And then the motorbike. Can you even imagine? It was my brothers but it was passed down when he got a license. It was too big for me to hold up so I couldn’t kick start it by myself. We had quite a large yard. Two acres. My folks weren’t anal lawn people so I drove that baby around and around making trails and tracks all over those two acres. It didn’t leave the yard. I was much too young to ride legally. It didn’t matter though. It was never boring. Later I rode a lot of motocross as my teen boyfriend always had a couple of bikes. When my kids were young my folks had a moped that occupied their time. I have pictures of all three on that little scooter. At the same time. Maybe not so safe by todays standards but it all worked out. Mt Dad would take Britt on the back of his bike when she was five years old. He had a Yamaha 750 and they went for lots of rides together. Once he felt her slipping and realized she had fallen asleep. He had to drive with one hand as he held her on. Dad first rode in the Army and he and Mom took lots of tours when they were older. Eventually Dad would ride his bike and Mom would follow in their little camping van. I was 45 when I bought my first street bike. So much different than dirt bikes. Dangerous really. You have to be so much more vigilant. Funny thing after all those years of riding I barely passed my road test. I guess I should have done it when I was 14. Oh the rules. My grandkids don’t come on our bikes. I think it is my sons-in-law that have more apprehension. Maybe my daughters just don’t trust us. We aren’t that trustworthy. I know my girls haven’t forgotten the thrill. One day. For now they sit for a picture. Not Sweet Pea. If she can’t ride it she won’t get on it!
Teen years had a little more work involved around our home but the sleep in time was still magical. Dad off to work and Mom off to Calgary to shop, I was left to just be. Nothingness. There was never any pressure to work. I had an allowance and I babysat. Money was tight but my needs were simple. Having horses was fun but work. Junior high was just lazy and fun. Swimming holes, golf, riding around. Just being with friends and loving summer. Even rainy days were awesome. High school was when the real fun started. The days were still lazy but they drifted into parties. We would pull the turntable and speakers out into the yard and blast tunes as we sat and did absolutely nothing. I remember trying to turn an album to play the flip side. Always careful to touch the edges, I ended up warping the record. The turntable was in the hot sun and the record was so hot it bent when I touch it. To this day any tune by the band Bad Company brings me back to those lazy days in my parents side yard by the bunk house. These were also the times when Mom and Dad would go away without me and my house ripe for sleepovers and parties. I would empty the china cabinet, remove all breakables from the living room and dining room and store them in my parents bedroom. I even put the china cabinet in their room. And then locked the door. Nothing was ever stolen or broken. They always knew though no matter what I did. Once Mom moved a love seat to vacuum after a party. It happened to be in the alcove off the living room where people were having a “Caps” tournament. I was a surface cleaner. She found close to 20 bottle caps. What can I say We weren’t that good at the game.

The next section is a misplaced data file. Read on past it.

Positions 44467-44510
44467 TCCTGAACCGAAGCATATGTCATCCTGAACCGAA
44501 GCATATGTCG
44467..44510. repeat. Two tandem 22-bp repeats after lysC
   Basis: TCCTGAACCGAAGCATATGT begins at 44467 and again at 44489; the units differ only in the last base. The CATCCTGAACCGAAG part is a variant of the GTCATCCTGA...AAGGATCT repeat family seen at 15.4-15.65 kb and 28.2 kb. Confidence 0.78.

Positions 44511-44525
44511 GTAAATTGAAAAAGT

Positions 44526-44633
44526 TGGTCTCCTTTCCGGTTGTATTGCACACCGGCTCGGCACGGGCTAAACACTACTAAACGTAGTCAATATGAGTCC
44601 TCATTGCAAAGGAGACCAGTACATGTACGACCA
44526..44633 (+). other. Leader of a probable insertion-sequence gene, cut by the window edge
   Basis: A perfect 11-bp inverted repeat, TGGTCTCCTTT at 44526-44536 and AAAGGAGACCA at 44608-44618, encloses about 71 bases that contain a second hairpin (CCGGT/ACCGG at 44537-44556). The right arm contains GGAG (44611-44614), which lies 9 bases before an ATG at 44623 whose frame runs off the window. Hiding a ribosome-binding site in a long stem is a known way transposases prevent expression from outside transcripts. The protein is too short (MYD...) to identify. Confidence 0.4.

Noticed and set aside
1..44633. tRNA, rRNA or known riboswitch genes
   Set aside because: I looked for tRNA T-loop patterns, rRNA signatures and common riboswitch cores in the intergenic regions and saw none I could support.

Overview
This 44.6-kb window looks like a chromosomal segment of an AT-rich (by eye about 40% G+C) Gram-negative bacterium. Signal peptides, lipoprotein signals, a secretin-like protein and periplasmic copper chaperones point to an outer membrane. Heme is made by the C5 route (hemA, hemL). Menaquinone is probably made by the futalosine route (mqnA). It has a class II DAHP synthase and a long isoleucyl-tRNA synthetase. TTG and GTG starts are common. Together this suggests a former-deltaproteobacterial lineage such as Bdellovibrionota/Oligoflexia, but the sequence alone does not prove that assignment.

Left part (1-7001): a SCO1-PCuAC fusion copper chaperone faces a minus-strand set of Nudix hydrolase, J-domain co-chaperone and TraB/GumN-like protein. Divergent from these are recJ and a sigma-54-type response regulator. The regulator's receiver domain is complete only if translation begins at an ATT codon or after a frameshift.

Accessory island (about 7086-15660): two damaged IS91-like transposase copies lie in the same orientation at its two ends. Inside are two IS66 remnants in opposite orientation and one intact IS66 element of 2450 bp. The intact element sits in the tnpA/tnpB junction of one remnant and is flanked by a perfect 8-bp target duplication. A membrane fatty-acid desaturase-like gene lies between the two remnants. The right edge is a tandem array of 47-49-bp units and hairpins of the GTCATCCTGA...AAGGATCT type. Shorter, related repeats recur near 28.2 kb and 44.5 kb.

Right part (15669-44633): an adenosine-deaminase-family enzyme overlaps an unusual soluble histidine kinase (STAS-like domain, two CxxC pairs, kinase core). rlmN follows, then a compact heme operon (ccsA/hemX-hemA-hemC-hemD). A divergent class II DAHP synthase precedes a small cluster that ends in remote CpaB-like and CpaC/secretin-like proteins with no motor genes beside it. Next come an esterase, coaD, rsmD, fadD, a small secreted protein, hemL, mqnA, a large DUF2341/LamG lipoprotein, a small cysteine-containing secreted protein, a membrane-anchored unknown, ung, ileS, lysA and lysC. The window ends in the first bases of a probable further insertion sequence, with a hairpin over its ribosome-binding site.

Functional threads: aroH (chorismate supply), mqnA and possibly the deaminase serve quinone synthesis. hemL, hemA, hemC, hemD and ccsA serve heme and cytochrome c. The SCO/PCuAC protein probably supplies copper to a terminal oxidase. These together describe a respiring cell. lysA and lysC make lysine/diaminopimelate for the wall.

At this moment I am sitting in my favourite chair by the living room window listening to the sounds of summer. The house is quiet. Rene’ is playing hockey, not a memory from my summers but he likes it. Our kids are all moved away. Its different now and yet the feeling is the same. Peace. No pressure. I have no idea what time it is. There is a bird calling now that I remember from days on the farm in Lomond. I always thought it was a cricket. I will putter a bit and water some plants. I will have some lunch and then maybe read a book on the front deck. I had it built years ago. It brings me back. The veranda. And later on, we will drive to the cabin where our Daughter is staying with her kids. We will go to the lake, be lazy, read and barbeque. We will build memories for these little people. In a few weeks we will ride our motorbikes to a different cabin and see other grandkids. Who are also building sweet summer memories. There will be no plan, the clock will have no say in this time. It is summer. She doesn’t allow the clock to rule.